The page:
Voting machines in use as a steady stream of voters comes in to cast their ballots in Stone Mountain, Ga. (AP Photo/Atlanta Journal-Constitution, Kent D. Johnson)
    by Gordon Donovan

    Voting rights groups were up in arms this afternoon over reports that Georgia's Secretary of State website crashed and was down for several hours. The website was supposed to be a resource for voters to look up their polling location. The New York Times reported that one civic group focused on voting access had received 778 phone calls from frustrated voters before noon. And in the afternoon, the Center for American Progress, a liberal think tank in Washington, sent a letter to Georgia Secretary of State Brian Kemp asking him "to investigate and address these issues immediately to ensure that Georgians can exercise their legal right to vote."

    Kemp has already been the subject of controversy. The House Minority Leader, Stacey Abrams, mounted a voter registration drive earlier this year and now says that about half of the roughly 80,000 voters they signed up are nowhere to be found in the state's records. It's a fight that could take on incredible significance if Georgia's U.S. Senate race goes to a runoff, or is decided by a small margin. More on that "missing voters" story here
    by Jon Ward edited by Garance Franke-Ruta 11/4/2014 10:54:36 PM
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  • Hi Zach! This is a great question. I think that McConnell being ousted might have some effect on the lame-duck session — it's always a shock to the political system when a leader goes down — but, to me, the most significant X-factor on the productivity of a lame duck is the potential for dual Senate runoffs in Louisiana and Georgia. One of the reasons Congress has been so ... pardon my pun ... lame in regular session is that leaders are fearful of giving any legislative leverage to their opponents. The fewer votes there are, the less ammunition anyone has for political attack ads. If two Senate seats are still undecided, and more complicated yet, the majority is not decided, politicians in Washington will be especially cautious. They won't want to swing those two races one way or another. Also look for the White House to hold off on any controversial executive orders (think: immigration) until voters in those two states have picked their senators. The Louisiana runoff is Dec. 4. Georgia is Jan. 6.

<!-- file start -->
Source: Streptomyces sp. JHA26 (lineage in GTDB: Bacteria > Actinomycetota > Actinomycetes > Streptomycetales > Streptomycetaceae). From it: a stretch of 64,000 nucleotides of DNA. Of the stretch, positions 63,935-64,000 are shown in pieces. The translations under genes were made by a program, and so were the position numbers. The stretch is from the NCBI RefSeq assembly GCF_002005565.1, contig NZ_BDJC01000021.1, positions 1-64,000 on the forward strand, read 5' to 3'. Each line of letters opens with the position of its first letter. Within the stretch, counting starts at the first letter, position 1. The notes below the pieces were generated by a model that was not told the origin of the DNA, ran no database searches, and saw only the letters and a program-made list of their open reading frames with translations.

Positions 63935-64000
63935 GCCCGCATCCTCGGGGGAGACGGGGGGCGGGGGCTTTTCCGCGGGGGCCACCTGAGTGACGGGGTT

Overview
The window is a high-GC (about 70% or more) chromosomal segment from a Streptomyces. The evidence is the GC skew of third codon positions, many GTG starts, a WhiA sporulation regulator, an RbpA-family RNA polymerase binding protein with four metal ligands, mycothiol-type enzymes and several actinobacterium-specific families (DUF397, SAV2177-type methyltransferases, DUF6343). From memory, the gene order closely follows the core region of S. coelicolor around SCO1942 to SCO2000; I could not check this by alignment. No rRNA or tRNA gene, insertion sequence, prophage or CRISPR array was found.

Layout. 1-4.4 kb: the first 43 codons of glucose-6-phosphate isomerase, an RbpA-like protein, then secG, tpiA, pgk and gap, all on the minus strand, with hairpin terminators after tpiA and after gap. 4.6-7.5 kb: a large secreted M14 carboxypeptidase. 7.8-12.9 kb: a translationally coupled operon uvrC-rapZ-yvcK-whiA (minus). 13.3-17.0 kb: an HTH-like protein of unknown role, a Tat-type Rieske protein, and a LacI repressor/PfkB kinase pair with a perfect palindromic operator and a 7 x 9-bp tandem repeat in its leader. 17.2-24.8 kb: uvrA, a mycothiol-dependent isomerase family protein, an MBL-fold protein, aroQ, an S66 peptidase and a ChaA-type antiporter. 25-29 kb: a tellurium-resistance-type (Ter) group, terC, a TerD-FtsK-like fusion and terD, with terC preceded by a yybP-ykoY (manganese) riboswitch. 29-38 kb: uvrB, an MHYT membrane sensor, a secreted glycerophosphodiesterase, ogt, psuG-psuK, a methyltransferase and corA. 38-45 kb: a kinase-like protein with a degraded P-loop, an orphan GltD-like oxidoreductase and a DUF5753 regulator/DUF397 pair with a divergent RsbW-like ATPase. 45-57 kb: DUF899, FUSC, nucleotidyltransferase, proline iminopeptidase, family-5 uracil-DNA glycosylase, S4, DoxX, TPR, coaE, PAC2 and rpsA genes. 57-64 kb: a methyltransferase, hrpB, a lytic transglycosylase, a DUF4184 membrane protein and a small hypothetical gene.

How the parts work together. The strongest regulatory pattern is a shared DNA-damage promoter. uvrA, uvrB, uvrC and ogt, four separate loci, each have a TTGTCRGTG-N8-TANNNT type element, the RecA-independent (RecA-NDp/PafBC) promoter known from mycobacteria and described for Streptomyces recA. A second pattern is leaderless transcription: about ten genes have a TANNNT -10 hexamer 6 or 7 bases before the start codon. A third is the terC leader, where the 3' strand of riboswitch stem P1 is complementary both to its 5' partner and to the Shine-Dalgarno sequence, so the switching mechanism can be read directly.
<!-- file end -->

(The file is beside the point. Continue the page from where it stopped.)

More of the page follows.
by Meredith Shiner edited by Garance Franke-Ruta 11/4/2014 11:03:29 PM
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  • Thanks for joining us in our midterm elections live blog. Keep those comments coming.

    Republicans popularity does not exist. Wall Street is afraid of Tea Politics effects. On energy it seems we import from non democratic countries under Republicans and now under Obama we turned it arround and export. Obama rescued auto industry and infrastructure which business loves and he made wall street and Banks accountable. Reality seems to show Democrats have the edge. What am I missing?wendyNov 4, 2014 at 5:51 PM

    Waiting for the Republican landslideHeffyrodNov 4, 2014 at 5:30 PM

    Dear Conservatives, if you win the Senate, you better do the following: Reform the Tax code, immigration reform and securing the borders, passing a budget, reducing the debt, reducing STUPID spending (studying the mating habits of Shrimp!), eliminating the Penny, slashing the EPA and the IRS! Failure is not acceptable!NairbNov 4, 2014 at 5:23 PM

    Repubs will win. It's their time. No middle roaders. You cannot control or regulate the laws of demand and supply and at the same time retain the freedom of action which is the concept of the American system of private enterprise.BlueDogNov 4, 2014 at 5:22 PM

    Comment ()
  • AP: Voters unhappy with Obama and GOP, say exit polls

    The mood of the nation is not good.

    Most of the Americans voting Tuesday were unhappy or even angry with the Obama administration, exit polls show. But most weren't pleased with Republican
    congressional leaders, either.

    by Garance Franke-Ruta edited by Lauren Johnston 11/4/2014 11:16:07 PM